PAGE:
FAA headquarters in Washington DC. (U.S. Department of Transportation)
The Federal Aviation Administration (FAA) is making a push to lower airport emissions with $20.4 million in new grants to improve air quality at airports, purchase zero-emissions vehicles, and create electric charging infrastructure, the agency announced on Aug. 24.
The FAA’s Zero-Emissions Vehicle program and President Biden’s American Rescue Plan Act will provide $5.9 million in grants to four airports for zero-emissions vehicles. The airports—California’s John Wayne/Orange County Airport, Indiana’s Indianapolis International Airport, North Carolina’s Charlotte/Douglas International Airport, and Ohio’s Springfield-Beckley Municipal Airport—will receive varying amounts of money that will go towards electric subtle buses and charging stations.
Funds from the FAA’s Voluntary Airport Low Emission Program and the American Rescue Plan Act will provide $14.5 million to reduce airport and ramp equipment emissions at nine airports including Charles M. Schulz-Sonoma Airport, San Diego International Airport, Boise Air Terminal/Gowen Field, Fort Wayne International Airport, St. Louis Lambert International Airport, Philadelphia International Airport, Pittsburgh International Airport, Washington Dulles International Airport, and Ronald Reagan Washington National Airport. These airports will purchase mobile ground power units, charging stations, per-conditioned air units, and electric multi-use vehicles.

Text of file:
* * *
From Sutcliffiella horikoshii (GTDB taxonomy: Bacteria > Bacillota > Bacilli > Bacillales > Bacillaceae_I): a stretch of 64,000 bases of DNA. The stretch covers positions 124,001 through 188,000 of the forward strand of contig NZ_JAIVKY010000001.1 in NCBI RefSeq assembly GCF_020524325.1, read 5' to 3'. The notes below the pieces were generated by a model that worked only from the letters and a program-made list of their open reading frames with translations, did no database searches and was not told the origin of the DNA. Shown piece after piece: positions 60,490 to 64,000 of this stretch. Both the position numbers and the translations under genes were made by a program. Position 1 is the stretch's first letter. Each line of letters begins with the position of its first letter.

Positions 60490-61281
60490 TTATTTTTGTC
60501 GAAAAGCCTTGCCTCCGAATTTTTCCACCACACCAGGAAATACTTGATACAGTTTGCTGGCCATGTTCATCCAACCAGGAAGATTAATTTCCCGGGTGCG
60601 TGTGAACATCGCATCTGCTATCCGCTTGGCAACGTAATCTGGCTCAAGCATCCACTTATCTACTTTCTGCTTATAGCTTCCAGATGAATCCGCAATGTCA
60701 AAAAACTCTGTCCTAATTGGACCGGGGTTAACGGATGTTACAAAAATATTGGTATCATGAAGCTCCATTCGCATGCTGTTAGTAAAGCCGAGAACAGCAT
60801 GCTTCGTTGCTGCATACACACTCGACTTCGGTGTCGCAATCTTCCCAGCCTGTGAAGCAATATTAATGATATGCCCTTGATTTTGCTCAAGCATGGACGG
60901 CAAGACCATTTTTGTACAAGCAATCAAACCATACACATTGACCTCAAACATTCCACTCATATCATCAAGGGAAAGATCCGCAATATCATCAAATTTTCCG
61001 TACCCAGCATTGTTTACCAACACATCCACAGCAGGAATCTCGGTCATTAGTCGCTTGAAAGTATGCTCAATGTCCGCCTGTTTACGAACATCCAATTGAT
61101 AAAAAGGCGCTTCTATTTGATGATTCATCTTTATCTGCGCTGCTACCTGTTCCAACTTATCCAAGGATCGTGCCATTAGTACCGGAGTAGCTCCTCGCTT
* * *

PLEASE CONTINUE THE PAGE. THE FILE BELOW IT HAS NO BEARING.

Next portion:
“Transportation might be the biggest emitter of CO2, but that means we have the opportunity to be a big part of the solution,” FAA Administrator Steve Dickson said in a statement. “These grants put us on the right path to build a more sustainable aviation system.”
The FAA also announced that the White House and multiple federal agencies such as the Energy Department, Agriculture Department, the FAA, and NASA would be holding a roundtable with public and private sector leaders to discuss the decarbonization of the aviation sector.